Back in the days, cartographers decorated sea maps with monsters like krakens, sea serpents and leviathans. Nowadays we don't believe in monsters (right?!), so we try to explain these fantasy beasts with real-life animals that sparked the imagination. A kraken is just an oversized octopus, and if you're too long at sea, manatees start to look like mermaids. Crazy Columbus. Anyway: the original sea serpent is the giant oarfish.
The giant oarfish is a ribbon-like deep-sea fish with a silver bluish skin and bright red fins that sometimes comes to the surface. With a record length of 11 meters, it's the longest known bony fish. Here is one being held by 15 US Navy SEALs. Myths are born out of close encounters with such a gargantuan, as these people on a Mexican beach can testify. Don't worry, they're safe. Oarfish only eat shrimp.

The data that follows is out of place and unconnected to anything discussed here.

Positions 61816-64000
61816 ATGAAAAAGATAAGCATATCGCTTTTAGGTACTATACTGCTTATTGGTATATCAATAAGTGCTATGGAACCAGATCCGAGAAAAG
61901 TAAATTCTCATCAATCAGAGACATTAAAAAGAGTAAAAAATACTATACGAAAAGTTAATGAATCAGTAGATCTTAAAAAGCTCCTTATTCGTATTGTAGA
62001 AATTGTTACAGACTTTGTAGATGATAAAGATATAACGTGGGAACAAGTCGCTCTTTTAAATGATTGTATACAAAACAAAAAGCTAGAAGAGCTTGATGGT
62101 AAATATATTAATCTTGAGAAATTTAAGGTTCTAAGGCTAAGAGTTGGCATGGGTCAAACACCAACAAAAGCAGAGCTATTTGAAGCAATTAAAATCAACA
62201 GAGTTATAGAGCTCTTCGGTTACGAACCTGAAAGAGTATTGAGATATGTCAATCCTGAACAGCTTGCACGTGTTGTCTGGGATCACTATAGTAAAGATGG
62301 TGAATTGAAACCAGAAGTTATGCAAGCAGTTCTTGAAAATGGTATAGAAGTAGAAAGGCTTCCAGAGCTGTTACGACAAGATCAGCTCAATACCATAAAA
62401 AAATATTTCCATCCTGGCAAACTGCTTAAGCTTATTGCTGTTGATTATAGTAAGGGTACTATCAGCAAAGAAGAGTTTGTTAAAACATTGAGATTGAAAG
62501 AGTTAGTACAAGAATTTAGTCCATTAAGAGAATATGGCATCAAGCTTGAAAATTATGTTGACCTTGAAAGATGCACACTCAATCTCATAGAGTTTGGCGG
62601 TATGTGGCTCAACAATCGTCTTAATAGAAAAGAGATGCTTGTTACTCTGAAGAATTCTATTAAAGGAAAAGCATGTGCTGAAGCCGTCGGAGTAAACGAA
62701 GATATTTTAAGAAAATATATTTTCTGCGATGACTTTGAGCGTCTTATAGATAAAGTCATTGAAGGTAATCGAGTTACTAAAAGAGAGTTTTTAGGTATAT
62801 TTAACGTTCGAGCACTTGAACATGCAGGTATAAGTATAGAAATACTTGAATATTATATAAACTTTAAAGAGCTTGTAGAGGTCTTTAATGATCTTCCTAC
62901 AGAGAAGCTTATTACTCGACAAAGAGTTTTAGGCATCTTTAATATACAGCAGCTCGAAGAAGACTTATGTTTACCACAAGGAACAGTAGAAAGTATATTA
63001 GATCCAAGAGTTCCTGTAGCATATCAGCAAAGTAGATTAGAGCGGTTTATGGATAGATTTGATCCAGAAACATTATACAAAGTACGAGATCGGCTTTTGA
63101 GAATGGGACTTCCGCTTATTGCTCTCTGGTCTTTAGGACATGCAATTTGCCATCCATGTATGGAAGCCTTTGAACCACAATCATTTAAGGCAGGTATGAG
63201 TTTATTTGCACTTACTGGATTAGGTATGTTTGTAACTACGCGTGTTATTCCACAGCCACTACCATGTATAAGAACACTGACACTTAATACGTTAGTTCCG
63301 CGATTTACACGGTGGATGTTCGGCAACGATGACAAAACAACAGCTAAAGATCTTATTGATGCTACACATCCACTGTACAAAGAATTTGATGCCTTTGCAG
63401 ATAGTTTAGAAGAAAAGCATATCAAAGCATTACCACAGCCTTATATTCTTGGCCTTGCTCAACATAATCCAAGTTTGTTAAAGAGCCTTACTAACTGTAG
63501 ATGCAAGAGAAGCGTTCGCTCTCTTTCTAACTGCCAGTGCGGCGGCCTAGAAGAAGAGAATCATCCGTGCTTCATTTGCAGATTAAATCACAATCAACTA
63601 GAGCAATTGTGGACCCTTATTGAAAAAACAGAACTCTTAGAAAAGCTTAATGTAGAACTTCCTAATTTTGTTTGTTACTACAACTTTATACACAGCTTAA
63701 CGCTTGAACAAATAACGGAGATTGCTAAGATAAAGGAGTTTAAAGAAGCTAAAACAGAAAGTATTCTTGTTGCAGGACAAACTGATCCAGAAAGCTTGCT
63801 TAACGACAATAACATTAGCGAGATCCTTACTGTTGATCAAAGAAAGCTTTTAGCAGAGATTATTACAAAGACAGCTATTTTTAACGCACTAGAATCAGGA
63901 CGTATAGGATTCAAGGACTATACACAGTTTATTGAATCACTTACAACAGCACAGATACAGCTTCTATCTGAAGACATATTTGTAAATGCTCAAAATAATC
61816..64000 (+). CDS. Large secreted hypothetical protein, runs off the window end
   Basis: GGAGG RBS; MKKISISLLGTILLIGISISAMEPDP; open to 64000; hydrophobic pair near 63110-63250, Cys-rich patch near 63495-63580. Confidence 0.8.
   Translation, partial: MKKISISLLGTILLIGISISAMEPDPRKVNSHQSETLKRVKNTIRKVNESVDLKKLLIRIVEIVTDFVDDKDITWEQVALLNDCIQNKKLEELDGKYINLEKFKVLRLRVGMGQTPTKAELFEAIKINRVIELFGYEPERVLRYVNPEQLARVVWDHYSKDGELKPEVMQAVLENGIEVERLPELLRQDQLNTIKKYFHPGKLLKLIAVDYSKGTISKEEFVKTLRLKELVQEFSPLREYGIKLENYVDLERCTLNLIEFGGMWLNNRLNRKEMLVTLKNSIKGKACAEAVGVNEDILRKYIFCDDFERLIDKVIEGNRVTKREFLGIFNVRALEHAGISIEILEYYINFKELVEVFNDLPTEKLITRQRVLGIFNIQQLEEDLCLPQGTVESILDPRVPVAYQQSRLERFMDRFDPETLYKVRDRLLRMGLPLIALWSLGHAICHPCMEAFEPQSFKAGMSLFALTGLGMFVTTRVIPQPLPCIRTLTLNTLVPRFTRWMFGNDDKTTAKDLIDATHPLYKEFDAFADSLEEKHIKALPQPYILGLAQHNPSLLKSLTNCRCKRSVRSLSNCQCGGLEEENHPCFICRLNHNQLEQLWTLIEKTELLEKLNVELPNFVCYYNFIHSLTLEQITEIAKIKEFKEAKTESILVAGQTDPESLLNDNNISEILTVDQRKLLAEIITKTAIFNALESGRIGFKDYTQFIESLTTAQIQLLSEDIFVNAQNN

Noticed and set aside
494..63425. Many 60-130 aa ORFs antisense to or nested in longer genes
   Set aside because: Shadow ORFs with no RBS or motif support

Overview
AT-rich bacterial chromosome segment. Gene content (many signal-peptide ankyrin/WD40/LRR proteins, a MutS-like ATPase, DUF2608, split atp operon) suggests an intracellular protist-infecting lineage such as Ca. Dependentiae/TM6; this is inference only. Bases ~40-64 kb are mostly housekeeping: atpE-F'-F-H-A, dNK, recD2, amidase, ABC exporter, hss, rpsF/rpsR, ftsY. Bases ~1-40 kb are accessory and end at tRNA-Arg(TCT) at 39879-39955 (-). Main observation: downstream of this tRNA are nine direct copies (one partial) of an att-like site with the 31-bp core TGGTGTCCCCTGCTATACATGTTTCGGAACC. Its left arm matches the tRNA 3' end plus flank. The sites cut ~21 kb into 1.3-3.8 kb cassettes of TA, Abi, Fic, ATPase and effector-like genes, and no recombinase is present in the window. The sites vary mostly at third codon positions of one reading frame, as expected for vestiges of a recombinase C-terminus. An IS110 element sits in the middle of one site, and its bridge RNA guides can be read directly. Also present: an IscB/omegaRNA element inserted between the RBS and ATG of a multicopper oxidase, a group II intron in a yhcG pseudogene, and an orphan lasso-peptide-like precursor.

Did you notice the crown on his head? We're dealing with royalty. Fishermen gave it the nickname 'king of herrings', believing that it leads shoals of these fishes. But oarfish normally live much deeper than herring, up to 1000 meters. Little is known about its life there: this film from 2010 is the first footage of the creature in its natural habitat.
These elusive monarchs sometimes come to visit us surface-dwellers, but never for a happy occasion: such a fish is probably dying. A stranding is just as rare, but when it happens, like in California last month, it generates media attention you don't normally see for a dead fish. The king is dead, long live the king!